Letters From Three Soldiers
Submitted by site visitor and researcher
These are excerpts from letters, memoirs, and
diaries of three members of the 38th Iowa Volunteer Infantry,
describing their experiences while traveling aboard the Daniel
G. Taylor on their way to Vicksburg.
· Brickner, Conrade H. I. Personal
History of Conrade H. I. Brickner of Decorah, Iowa. Winneshiek
County Historical Society, Decorah. Transcribed by S. E. Brickner,
The Regiment left New Madrid June 7th, 
on the steamer, D.G. Taylor, going down the river having on
board the 37th, Ill, Regiment . . .
· State Historical Society of Iowa Library,
Des Moines, (Micro film).
Fayette Pioneer 1860 - 1864
Author of this letter is unknown.
Camp Near Vicksburg, Miss.
June 18, 1863
The 24th Mo., came down on the D.
G. Taylor and when they got off we took passage on her
to our place of destination, wherever it might be, and about
the middle of the afternoon the drums beat, we swung knapsacks
and fell into line in front of our barracks, marched down
to the boat and took our place as assigned to us by the officers,
then at a quarter past 6 P. M., we bid farewell to ft. Thompson,
to try our fortunes in the sunny south; at about a quarter
past eight we stopped at a wood yard, where the deck hands
loaded wood all night. 8th. This morning at about five o'clock
we started for Memphis, Tenn. We passed a few small towns
along the river, one of which was Gayoso, (This place, to
use the Yankee phrase, is so large that it can't be seen for
the houses (or rather for the want of houses). The next place
we passed was Ashport, Tenn., and passing down the river we
came to Ft. Pillow, Tenn. This is a nice place and has a good
command of the river being hilly. The country for some distance
along the river is hilly and bluffy, but not a stone or rock
can be seen. The hills are said to be caused by an earthquake
in 1811. For some distance along the river below Ft. P. the
banks are so steep that they look as though they were dug
down by men. The next place of any importance is Ft. Wright,
Tenn. This place was held by the rebels, but they evacuated
it, destroying what they could, the chimnies (sic) still stand
as monuments of the fact. A slight accident having happened
to the boat near here, we stopped to make some repairs.
· Fuson, Joseph B. Diary, Dec.,
8,1862-July 14, 1863. U. S. Military History Institute, Carlisle
Barracks, PA. Transcribed by Arnella K. Turner, Assistant
Professor, American Thought and Language, Michigan State University,
June 8, 1863
about the middle of the afternoon the
packing blew out of one of the main steam pipes and we came
near being blown up - but finally landed and let her cool
down and fixed it - we passed on smoothly until just dark
when the rope that managed the rudder broke just as we were
making a turn - the stern swung around against the land and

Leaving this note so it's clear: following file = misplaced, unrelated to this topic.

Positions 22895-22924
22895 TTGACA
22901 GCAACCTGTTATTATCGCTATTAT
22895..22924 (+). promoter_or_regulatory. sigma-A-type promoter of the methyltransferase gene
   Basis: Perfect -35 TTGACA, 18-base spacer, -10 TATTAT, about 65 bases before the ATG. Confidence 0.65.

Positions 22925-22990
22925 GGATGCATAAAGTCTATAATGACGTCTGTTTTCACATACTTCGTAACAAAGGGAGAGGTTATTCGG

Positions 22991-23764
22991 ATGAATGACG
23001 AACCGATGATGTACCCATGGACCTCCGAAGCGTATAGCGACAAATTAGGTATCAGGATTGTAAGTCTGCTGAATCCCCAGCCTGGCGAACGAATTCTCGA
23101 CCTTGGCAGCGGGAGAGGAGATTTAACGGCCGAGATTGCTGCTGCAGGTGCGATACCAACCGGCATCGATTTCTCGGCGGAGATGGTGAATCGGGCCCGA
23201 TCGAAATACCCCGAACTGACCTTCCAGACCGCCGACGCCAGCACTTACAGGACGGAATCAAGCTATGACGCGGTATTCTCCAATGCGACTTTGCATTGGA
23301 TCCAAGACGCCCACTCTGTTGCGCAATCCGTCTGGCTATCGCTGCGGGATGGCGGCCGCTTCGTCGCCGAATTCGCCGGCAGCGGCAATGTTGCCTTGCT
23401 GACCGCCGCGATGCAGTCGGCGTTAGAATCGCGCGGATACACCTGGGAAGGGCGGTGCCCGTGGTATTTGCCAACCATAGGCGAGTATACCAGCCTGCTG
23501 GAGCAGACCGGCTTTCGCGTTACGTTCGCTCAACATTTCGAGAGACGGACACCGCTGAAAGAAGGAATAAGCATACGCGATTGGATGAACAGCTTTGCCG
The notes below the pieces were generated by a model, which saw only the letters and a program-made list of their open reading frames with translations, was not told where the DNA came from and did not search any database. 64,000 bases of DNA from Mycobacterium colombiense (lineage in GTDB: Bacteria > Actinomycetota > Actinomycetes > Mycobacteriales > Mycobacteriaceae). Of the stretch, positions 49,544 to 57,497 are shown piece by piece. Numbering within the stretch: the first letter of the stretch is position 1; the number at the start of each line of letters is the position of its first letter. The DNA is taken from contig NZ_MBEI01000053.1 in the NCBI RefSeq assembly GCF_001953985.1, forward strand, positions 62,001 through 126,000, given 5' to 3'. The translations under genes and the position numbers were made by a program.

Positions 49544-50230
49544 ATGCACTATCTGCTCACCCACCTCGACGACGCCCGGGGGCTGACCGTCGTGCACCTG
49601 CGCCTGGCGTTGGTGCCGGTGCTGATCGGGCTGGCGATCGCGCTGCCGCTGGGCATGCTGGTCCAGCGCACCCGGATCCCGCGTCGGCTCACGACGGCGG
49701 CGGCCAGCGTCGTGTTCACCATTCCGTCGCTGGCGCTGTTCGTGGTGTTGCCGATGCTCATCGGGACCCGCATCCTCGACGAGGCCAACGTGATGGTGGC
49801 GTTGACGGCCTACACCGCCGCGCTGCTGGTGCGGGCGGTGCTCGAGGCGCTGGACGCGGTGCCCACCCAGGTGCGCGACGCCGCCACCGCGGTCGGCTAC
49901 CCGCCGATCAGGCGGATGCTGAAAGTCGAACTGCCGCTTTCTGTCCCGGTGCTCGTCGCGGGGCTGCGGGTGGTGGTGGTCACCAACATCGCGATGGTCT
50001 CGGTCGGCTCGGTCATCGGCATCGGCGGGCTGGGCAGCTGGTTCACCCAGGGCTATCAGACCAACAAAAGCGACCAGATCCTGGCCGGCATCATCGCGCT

came nigh recking her.
June 9, 1863
Left [Memphis] for Vicksburg at 4 afternoon
on same old creaky boat - sounding for bottom lost one rudder
- sailed on with one pleasantly till 11 o'clock at night -
lay over on acct of dark and storm till morning.
Brickner, Conrade On our way down we were much crowded with
the two Regiments. The only comfortable place I could find
one night to stretch myself out on the floor at the back end
of pitman that turned the large side wheel. I did not sleep
for a long while. The dipping of the paddles, rushing of water
and escaping steam would not permit, yet I slumbered some
I know not how long when, what is the matter, Bells were ringing,
whistles screaming, timbers cracking and floor heaving up
under me. I skedaddled. What was up? Struck a snag and tore
off part of the wheel house. Ship carpenters soon made sufficient
repairs for the time and we continued on our way down to the
mouth of Yazoo river and up to Sherman's landing. . .
Fayette Pioneer - The boat being repaired,
we started and traveled until night, when she ran upon a snag
and disabled one of her rudders, and we had to stop again
to repair, and some thought we would have to lie there all
night, and we were admonished to have our guns and ammunition
where we could get them at a moment's warning, as there was
some fear that the guerrillas might make a raid on us; but
the boat was finally put in running order and we ran to Memphis
and put in for the night.
9th. This morning the steamboat had to be loaded
with coal to last to Vicksburg and back, and about forty of
us, though contrary to the regulations, were detailed to load
the coal instead of the deck hands doing it, and several hundred
bushels had to be loaded, this being done, a lot of hay was
put on board for the mules and horses, then about the middle
of the afternoon we started for Helena, Ark., got within twelve
miles of that place and put up for the night.